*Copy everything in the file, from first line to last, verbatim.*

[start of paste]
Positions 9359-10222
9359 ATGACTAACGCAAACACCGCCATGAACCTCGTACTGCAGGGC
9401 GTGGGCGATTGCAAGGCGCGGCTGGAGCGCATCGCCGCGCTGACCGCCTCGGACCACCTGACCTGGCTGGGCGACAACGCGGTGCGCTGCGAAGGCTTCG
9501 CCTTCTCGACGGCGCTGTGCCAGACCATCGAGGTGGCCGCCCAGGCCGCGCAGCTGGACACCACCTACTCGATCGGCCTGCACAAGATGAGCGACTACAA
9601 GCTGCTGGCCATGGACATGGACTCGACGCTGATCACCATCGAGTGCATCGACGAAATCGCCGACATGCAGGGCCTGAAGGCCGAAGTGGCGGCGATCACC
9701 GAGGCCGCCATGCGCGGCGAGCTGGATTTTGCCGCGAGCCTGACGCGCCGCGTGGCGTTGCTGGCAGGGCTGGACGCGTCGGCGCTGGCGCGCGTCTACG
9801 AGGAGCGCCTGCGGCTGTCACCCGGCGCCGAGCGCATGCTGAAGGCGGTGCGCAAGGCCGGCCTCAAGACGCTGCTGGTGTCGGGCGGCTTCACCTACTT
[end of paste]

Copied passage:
Positions 9359-10222
9359 ATGACTAACGCAAACACCGCCATGAACCTCGTACTGCAGGGC
9401 GTGGGCGATTGCAAGGCGCGGCTGGAGCGCATCGCCGCGCTGACCGCCTCGGACCACCTGACCTGGCTGGGCGACAACGCGGTGCGCTGCGAAGGCTTCG
9501 CCTTCTCGACGGCGCTGTGCCAGACCATCGAGGTGGCCGCCCAGGCCGCGCAGCTGGACACCACCTACTCGATCGGCCTGCACAAGATGAGCGACTACAA
9601 GCTGCTGGCCATGGACATGGACTCGACGCTGATCACCATCGAGTGCATCGACGAAATCGCCGACATGCAGGGCCTGAAGGCCGAAGTGGCGGCGATCACC
9701 GAGGCCGCCATGCGCGGCGAGCTGGATTTTGCCGCGAGCCTGACGCGCCGCGTGGCGTTGCTGGCAGGGCTGGACGCGTCGGCGCTGGCGCGCGTCTACG
9801 AGGAGCGCCTGCGGCTGTCACCCGGCGCCGAGCGCATGCTGAAGGCGGTGCGCAAGGCCGGCCTCAAGACGCTGCTGGTGTCGGGCGGCTTCACCTACTT